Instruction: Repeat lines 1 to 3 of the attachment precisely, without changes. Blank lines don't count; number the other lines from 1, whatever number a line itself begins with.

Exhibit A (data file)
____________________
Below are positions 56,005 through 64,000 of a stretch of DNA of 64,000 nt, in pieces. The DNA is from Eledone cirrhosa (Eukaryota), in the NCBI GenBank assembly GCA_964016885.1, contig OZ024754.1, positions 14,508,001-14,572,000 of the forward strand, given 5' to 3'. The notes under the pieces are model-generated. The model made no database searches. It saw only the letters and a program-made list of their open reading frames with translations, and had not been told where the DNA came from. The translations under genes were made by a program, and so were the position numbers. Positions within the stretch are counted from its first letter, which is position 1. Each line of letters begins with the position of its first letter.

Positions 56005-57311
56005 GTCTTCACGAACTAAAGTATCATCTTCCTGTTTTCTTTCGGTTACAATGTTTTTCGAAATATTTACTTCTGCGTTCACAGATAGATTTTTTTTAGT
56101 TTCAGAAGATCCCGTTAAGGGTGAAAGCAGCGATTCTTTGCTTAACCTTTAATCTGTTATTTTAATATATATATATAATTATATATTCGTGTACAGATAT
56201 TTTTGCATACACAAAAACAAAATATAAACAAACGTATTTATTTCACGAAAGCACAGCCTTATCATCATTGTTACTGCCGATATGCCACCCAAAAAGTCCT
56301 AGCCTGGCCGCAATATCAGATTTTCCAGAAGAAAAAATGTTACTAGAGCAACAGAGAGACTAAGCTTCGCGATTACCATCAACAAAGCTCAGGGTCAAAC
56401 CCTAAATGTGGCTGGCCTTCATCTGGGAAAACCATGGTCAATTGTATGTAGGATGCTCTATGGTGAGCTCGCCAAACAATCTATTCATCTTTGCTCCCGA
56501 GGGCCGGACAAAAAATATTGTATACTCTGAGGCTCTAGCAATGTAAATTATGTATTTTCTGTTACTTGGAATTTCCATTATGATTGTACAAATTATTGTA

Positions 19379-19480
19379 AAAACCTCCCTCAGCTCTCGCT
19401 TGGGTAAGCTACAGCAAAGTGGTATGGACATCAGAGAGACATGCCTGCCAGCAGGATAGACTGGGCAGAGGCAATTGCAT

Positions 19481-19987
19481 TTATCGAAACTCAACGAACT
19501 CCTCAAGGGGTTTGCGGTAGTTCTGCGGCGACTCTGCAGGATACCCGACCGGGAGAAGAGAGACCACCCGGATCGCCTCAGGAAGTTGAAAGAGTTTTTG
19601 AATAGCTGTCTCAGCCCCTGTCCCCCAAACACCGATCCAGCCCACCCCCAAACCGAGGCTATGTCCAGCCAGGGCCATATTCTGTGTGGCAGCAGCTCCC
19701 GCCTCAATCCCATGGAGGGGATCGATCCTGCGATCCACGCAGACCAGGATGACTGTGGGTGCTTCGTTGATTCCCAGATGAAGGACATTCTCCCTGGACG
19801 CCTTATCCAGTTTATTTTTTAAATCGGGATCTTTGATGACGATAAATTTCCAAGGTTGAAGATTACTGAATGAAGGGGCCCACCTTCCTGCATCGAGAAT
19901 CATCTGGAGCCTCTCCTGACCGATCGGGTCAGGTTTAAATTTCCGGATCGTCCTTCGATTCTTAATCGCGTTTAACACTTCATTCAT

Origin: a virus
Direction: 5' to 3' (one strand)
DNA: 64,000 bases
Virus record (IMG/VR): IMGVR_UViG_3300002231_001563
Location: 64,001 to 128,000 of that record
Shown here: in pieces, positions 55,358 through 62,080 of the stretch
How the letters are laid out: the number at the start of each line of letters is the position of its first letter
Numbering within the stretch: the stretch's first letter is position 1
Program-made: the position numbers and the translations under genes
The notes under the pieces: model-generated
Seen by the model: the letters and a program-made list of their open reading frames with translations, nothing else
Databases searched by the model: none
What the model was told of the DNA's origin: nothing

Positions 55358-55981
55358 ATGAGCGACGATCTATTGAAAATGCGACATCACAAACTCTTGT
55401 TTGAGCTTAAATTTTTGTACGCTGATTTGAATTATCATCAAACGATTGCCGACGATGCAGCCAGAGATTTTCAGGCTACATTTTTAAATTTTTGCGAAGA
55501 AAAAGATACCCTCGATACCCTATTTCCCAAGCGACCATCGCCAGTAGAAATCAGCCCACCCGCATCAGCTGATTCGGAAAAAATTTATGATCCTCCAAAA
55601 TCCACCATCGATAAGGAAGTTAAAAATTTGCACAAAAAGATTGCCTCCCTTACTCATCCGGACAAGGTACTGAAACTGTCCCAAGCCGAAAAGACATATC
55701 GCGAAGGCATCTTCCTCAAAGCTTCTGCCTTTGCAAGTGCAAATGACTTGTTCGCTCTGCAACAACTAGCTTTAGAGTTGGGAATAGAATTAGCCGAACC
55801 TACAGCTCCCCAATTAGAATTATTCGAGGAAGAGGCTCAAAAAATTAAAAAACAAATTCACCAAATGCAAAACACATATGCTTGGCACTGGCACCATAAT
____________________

Below are positions 56,005 through 64,000 of a stretch of DNA of 64,000 nt, in pieces. The DNA is from Eledone cirrhosa (Eukaryota), in the NCBI GenBank assembly GCA_964016885.1, contig OZ024754.1, positions 14,508,001-14,572,000 of the forward strand, given 5' to 3'. The notes under the pieces are model-generated. The model made no database searches. It saw only the letters and a program-made list of their open reading frames with translations, and had not been told where the DNA came from. The translations under genes were made by a program, and so were the position numbers. Positions within the stretch are counted from its first letter, which is position 1. Each line of letters begins with the position of its first letter.

Positions 56005-57311
56005 GTCTTCACGAACTAAAGTATCATCTTCCTGTTTTCTTTCGGTTACAATGTTTTTCGAAATATTTACTTCTGCGTTCACAGATAGATTTTTTTTAGT